F1

Dispute over Mercedes device as Red Bull try to halt Hamilton's bid

Steer we go again! Formula One giants in dispute over Mercedes’ new device as Red Bull try to halt Lewis Hamilton’s bid for a seventh world title

  • The 2020 Formula One season finally begins on Sunday at Austrian Grand Prix
  • The drivers have already begun their preparations for this weekend’s race
  • Lewis Hamilton posted the fastest times at the Red Bull Ring during practice
  • Red Bull protested the legality of Mercedes’ reinvention of the steering wheel
  • The DAS system (dual axis steering) allows Hamilton and Valtteri Bottas to move panel they hold in their hands not only right and left but forwards and backwards

No sooner had the scream of V6 engines filled the Styrian valley than those seeking to prevent Lewis Hamilton winning a seventh world title blew the cobwebs off the rulebook.

How very Formula One, with all its arcane squabbling.

On Friday night, Red Bull protested the legality of Mercedes’ reinvention of the steering wheel ahead of Sunday’s Austrian Grand Prix, which marks the return of major international sport after the coronavirus-created famine.

Red Bull have protested the legality of Mercedes’ reinvention of the steering wheel

Lewis Hamilton and his fellow racing drivers will finally start the season this Sunday in Austria 

It is not a case of back to normal. Spectators are banned. Masks are worn. Sanitiser is rubbed in. But certain verities pertain: Hamilton led the way in both practice sessions again, his car still the cream at the top of the bottle.

The man himself looks in prime physical shape, a touch more muscular after three and a half months of hibernation in the gym and pounding the pavements.

As for his machine — black-liveried rather than silver, as a nod to the racial equality cause he is espousing — it is helped by the controversial, Red Bull-challenged DAS system (dual axis steering). This enterprising device allows him and team-mate Valtteri Bottas to move the panel they hold in their hands not only right and left but forwards and backwards.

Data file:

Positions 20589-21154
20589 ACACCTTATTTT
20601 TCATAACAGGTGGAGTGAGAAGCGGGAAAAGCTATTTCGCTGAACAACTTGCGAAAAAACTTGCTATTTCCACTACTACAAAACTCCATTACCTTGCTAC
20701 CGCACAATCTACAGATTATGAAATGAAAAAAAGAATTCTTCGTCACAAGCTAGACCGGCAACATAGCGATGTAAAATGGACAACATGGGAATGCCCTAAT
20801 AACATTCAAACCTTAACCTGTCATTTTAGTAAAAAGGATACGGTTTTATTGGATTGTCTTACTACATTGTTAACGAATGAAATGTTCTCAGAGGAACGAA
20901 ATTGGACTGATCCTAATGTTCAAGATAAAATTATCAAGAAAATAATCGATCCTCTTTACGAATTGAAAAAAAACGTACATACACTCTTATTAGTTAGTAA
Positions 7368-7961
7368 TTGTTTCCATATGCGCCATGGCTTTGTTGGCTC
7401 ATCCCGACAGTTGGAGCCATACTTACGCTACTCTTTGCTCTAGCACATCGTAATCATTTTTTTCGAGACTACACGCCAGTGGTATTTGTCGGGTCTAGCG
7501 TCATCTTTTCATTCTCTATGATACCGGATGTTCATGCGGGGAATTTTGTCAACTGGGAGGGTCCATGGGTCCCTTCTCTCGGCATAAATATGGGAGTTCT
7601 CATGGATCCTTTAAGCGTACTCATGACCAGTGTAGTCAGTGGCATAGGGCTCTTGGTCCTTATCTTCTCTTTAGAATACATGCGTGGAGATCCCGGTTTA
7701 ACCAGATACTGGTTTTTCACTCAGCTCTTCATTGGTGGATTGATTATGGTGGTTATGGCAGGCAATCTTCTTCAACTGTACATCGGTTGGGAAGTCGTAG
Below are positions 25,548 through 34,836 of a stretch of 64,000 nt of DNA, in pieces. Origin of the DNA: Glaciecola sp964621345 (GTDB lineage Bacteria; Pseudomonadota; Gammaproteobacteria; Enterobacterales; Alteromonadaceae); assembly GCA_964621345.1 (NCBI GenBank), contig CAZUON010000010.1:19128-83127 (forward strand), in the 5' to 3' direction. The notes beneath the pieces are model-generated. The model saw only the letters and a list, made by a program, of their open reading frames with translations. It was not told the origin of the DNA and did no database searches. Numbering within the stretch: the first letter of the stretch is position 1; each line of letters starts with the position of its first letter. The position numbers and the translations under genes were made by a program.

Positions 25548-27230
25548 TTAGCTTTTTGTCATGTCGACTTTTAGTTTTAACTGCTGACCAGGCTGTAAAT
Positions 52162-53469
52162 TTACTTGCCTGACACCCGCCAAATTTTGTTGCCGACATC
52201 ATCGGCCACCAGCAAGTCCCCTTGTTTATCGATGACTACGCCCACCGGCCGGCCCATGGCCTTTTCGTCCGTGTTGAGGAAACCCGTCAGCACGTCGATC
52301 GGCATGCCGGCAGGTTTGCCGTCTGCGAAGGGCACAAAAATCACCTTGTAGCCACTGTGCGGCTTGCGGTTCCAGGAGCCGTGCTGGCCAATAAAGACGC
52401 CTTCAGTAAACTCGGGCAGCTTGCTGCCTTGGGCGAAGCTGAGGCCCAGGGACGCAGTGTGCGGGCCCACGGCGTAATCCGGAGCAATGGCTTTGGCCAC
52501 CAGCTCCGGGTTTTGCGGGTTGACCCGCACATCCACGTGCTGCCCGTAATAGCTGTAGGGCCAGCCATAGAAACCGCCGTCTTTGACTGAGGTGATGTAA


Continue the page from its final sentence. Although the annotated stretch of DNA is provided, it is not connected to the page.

The novel adjustments deliver optimum set-up for both straights and corners by altering the angle of the wheels.

Hamilton posted the fastest time in both first and second practice sessions on Friday 

‘It’s a very clever system,’ said Red Bull team principal Christian Horner. ‘All credit to the ingenuity behind it. The fundamental question for us is, does it comply with the regulations?

‘We’re after some clarification from the FIA. We have questions about it.’ Deliberations were ongoing on Friday night.

Ironically, Red Bull have set about emulating DAS, which broke cover in pre-season testing a lifetime ago in February, and are believed to be close to fitting their own version soon if the FIA declare the Mercedes within the rules. A Red Bull surge is the best hope of Hamilton and Co being threatened this season, however long it might last.

All we know for sure of the schedule for now is that eight races are planned over the next 10 packed weekends. So 18 rounds, finishing in Abu Dhabi in December, is the aim. There are no guarantees.   

Christian Horner wants clarification from the FIA regarding the steering wheel system

Seizing opportunities, reacting nimbly, will be more important factors than usual. Max Verstappen, in the Red Bull, is the man most likely, just conceivably, to stop Hamilton. He is fearless, young, aggressive.